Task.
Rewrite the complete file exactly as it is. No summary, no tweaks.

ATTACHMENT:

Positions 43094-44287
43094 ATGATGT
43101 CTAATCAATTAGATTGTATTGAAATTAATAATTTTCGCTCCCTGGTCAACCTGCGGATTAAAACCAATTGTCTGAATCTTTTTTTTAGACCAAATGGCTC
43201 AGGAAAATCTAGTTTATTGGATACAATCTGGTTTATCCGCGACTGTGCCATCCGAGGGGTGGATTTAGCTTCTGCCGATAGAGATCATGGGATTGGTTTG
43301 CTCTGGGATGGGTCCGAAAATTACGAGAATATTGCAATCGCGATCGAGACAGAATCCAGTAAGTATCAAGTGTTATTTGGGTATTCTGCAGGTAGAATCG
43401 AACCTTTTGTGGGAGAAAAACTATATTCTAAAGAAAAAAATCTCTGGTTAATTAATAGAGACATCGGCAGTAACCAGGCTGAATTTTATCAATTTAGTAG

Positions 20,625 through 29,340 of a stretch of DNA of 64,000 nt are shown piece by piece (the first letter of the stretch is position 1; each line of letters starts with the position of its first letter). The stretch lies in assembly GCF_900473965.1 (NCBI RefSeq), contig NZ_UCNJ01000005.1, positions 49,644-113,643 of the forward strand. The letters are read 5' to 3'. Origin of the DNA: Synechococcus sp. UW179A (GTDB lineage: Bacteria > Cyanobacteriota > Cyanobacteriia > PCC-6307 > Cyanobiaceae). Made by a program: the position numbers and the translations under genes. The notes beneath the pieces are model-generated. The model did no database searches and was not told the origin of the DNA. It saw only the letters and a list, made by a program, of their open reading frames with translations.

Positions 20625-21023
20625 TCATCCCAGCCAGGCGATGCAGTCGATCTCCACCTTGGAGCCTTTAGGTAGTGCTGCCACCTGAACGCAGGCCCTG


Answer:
Positions 43094-44287
43094 ATGATGT
43101 CTAATCAATTAGATTGTATTGAAATTAATAATTTTCGCTCCCTGGTCAACCTGCGGATTAAAACCAATTGTCTGAATCTTTTTTTTAGACCAAATGGCTC
43201 AGGAAAATCTAGTTTATTGGATACAATCTGGTTTATCCGCGACTGTGCCATCCGAGGGGTGGATTTAGCTTCTGCCGATAGAGATCATGGGATTGGTTTG
43301 CTCTGGGATGGGTCCGAAAATTACGAGAATATTGCAATCGCGATCGAGACAGAATCCAGTAAGTATCAAGTGTTATTTGGGTATTCTGCAGGTAGAATCG
43401 AACCTTTTGTGGGAGAAAAACTATATTCTAAAGAAAAAAATCTCTGGTTAATTAATAGAGACATCGGCAGTAACCAGGCTGAATTTTATCAATTTAGTAG

Positions 20,625 through 29,340 of a stretch of DNA of 64,000 nt are shown piece by piece (the first letter of the stretch is position 1; each line of letters starts with the position of its first letter). The stretch lies in assembly GCF_900473965.1 (NCBI RefSeq), contig NZ_UCNJ01000005.1, positions 49,644-113,643 of the forward strand. The letters are read 5' to 3'. Origin of the DNA: Synechococcus sp. UW179A (GTDB lineage: Bacteria > Cyanobacteriota > Cyanobacteriia > PCC-6307 > Cyanobiaceae). Made by a program: the position numbers and the translations under genes. The notes beneath the pieces are model-generated. The model did no database searches and was not told the origin of the DNA. It saw only the letters and a list, made by a program, of their open reading frames with translations.

Positions 20625-21023
20625 TCATCCCAGCCAGGCGATGCAGTCGATCTCCACCTTGGAGCCTTTAGGTAGTGCTGCCACCTGAACGCAGGCCCTG